There has been a shift in both the welcoming of GLBT and interfaith families of recent past, but institutional change is slow and haphazard. Gay, lesbian and transgender rabbis are welcome to study for ordination, but the prayer books, religious school materials and social conversations still refer to heterosexual families as primary and desired. Interfaith programming has increased and many of the congregations in our liberal movements are more than 40% interfaith families. However, the leadership of the movement still can’t accept an interfaith married person into the rabbinic school. And, with a nearly 50% or greater number of Jews in interfaith partnerships and marriages nationally, the liberal Jewish movements still see them as a minority when it comes to programming and organizational decision making.
It is both the GLBT and interfaith nature of this wedding, with its high profile status as the first legal gay wedding in NY, that may give us the power to move the liberal Jewish world further in its path toward internal acceptance of all its diversity. With the liberal Jewish world coming around to the reality it faces, of both interfaith and gay families (some living in the same households) making Jewish choices, there can be great strength in changing the nature of acceptance of diversity on a national level. As much as this wedding is a triumph for same-sex families, we still have a lot of work to do to bring national value to acceptance of the full diversity of our populous.
May this wedding be not just the first of many in NY, but the gentle push forward that makes room for other states and other religious movements to open their doors wide to the people who already love so much of what we value as a free and inclusive society.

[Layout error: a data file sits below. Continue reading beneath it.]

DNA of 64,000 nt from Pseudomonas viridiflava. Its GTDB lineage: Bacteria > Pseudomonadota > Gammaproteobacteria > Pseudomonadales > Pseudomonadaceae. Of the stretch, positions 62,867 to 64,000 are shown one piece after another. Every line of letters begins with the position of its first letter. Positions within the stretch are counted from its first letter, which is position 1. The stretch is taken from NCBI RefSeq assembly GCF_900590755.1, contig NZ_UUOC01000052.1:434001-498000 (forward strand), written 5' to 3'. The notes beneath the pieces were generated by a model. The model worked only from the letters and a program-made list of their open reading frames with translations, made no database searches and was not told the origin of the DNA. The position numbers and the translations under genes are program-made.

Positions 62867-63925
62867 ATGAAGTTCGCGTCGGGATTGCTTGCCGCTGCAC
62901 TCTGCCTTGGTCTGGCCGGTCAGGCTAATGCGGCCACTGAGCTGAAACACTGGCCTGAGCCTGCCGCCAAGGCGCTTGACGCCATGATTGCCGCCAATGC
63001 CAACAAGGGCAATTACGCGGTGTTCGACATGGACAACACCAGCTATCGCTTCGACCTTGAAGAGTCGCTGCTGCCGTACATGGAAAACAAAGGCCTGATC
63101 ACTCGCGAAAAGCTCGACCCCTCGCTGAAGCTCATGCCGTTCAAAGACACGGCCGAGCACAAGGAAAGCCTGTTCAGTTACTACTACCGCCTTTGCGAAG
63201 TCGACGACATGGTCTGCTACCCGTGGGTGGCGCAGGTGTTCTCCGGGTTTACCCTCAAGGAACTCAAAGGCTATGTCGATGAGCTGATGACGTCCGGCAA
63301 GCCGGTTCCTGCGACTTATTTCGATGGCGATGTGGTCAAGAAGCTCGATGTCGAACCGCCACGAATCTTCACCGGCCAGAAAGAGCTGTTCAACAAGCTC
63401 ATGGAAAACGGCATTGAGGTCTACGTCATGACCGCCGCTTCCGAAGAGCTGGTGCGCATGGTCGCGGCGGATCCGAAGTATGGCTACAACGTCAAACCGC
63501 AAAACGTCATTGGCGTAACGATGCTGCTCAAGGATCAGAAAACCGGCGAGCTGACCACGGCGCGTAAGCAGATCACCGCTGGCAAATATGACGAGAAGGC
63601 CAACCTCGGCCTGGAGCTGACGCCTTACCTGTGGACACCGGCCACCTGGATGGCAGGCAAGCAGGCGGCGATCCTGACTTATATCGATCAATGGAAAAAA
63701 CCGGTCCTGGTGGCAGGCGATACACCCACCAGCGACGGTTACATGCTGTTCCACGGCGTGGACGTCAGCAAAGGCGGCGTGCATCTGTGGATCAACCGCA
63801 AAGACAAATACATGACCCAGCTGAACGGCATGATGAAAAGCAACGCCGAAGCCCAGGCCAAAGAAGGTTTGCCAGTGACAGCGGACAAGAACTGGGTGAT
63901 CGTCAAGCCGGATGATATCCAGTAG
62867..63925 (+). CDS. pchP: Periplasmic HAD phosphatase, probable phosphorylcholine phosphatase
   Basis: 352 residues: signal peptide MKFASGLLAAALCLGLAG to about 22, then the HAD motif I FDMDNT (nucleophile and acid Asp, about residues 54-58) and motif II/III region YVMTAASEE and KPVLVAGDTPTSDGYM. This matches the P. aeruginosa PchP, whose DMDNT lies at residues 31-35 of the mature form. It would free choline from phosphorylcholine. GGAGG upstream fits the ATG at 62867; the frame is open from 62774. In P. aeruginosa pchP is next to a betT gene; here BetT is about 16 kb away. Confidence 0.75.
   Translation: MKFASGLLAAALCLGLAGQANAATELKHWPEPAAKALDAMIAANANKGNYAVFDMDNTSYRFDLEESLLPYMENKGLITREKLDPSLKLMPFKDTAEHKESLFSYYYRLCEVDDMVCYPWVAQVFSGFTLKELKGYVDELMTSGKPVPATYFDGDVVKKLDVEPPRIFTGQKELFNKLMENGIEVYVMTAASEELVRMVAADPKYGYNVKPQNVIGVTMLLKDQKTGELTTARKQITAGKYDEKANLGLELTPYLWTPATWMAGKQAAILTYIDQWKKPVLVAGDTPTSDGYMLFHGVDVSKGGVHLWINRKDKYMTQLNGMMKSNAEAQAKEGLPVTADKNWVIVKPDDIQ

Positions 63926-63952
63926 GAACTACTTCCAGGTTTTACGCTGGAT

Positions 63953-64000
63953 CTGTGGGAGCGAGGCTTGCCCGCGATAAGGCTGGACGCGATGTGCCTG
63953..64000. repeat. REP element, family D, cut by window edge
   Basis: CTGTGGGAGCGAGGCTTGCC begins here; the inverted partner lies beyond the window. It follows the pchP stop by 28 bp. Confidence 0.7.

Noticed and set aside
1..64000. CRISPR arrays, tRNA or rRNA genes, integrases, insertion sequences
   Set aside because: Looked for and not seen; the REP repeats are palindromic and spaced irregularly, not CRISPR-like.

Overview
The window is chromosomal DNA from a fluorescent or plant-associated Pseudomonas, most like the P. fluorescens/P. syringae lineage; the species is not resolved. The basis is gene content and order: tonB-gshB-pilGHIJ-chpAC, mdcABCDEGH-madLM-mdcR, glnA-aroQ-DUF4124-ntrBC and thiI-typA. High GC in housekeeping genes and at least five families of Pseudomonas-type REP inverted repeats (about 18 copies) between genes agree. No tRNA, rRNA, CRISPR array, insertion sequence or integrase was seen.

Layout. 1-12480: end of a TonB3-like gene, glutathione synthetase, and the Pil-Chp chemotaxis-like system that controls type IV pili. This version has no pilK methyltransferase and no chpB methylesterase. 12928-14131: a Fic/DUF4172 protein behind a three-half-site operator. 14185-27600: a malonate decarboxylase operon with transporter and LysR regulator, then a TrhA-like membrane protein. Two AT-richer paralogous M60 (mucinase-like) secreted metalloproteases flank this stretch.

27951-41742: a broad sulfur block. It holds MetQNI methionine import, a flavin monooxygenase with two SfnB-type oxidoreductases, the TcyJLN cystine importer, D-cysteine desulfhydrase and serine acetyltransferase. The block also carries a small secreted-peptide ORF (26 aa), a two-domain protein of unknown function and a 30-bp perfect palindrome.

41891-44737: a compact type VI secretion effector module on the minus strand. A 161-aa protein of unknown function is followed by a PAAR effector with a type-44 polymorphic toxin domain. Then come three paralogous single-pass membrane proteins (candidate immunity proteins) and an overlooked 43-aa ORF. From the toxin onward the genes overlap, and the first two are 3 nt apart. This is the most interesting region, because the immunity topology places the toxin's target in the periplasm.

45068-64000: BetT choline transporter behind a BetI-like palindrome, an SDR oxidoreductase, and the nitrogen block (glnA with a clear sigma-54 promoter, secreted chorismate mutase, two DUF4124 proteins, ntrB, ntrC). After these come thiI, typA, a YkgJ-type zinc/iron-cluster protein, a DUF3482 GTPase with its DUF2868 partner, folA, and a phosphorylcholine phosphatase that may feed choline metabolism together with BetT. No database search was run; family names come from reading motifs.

Lev is a Reform Rabbi and the Director of the Resource Center for Jewish Clergy at Interfaithfamily.com. Lev can be found teaching courses on Jewish living and life cycles, and facilitating workshops on ‘Inclusion and Welcoming’ of unaffiliated Jews and interfaith families in Jewish life and community. In his spare time, Lev travels the world officiating life cycle events for Jewish and interfaith/intercultural couples and families. Lev was ordained in the Reform Movement of Judaism in 1994, holds a law degree from Yeshiva University, a BA in Psychology from Clark University, and is currently attending Regis College/ Lawrence Memorial Hospital School of Nursing (RN). Lev lives in Malden, MA with his partner Andrew.
Foundation statement and request to offer additional resources for planning observances of the 10th anniversary of the events of 9/11/01
In anticipation of the tenth anniversary of the events of 9/11/01, a cluster of Unitarian Universalist peace leaders, ministers, UUA staff, and leaders of UU related non-profits have mobilized around the hope that this anniversary will honor a dream of peace for all humanity. On September 11, 2010, voices of peacemaking were all but drowned out by the hate-filled rhetoric condemning the building of a Sufi community center near Ground Zero. This high decibel Islamaphobia, coupled with a bullying nationalism, intensified nationwide, sadly co-opting an opportunity to remember that individuals from close to 90 nations perished that day. Our hope is to transform that remembrance into interfaith actions of peacemaking and compassionate justice.
Over the past months, we have sought to prepare a roster of resources for our larger UU world to tap in planning interfaith observances of this tenth anniversary, resources that will enable us all to plan mindfully and compassionately for this tenth anniversary. You will find resources that span liturgy, public witness/social justice events, interfaith partnerships, and ongoing activities catalyzed by what we do on this milestone day.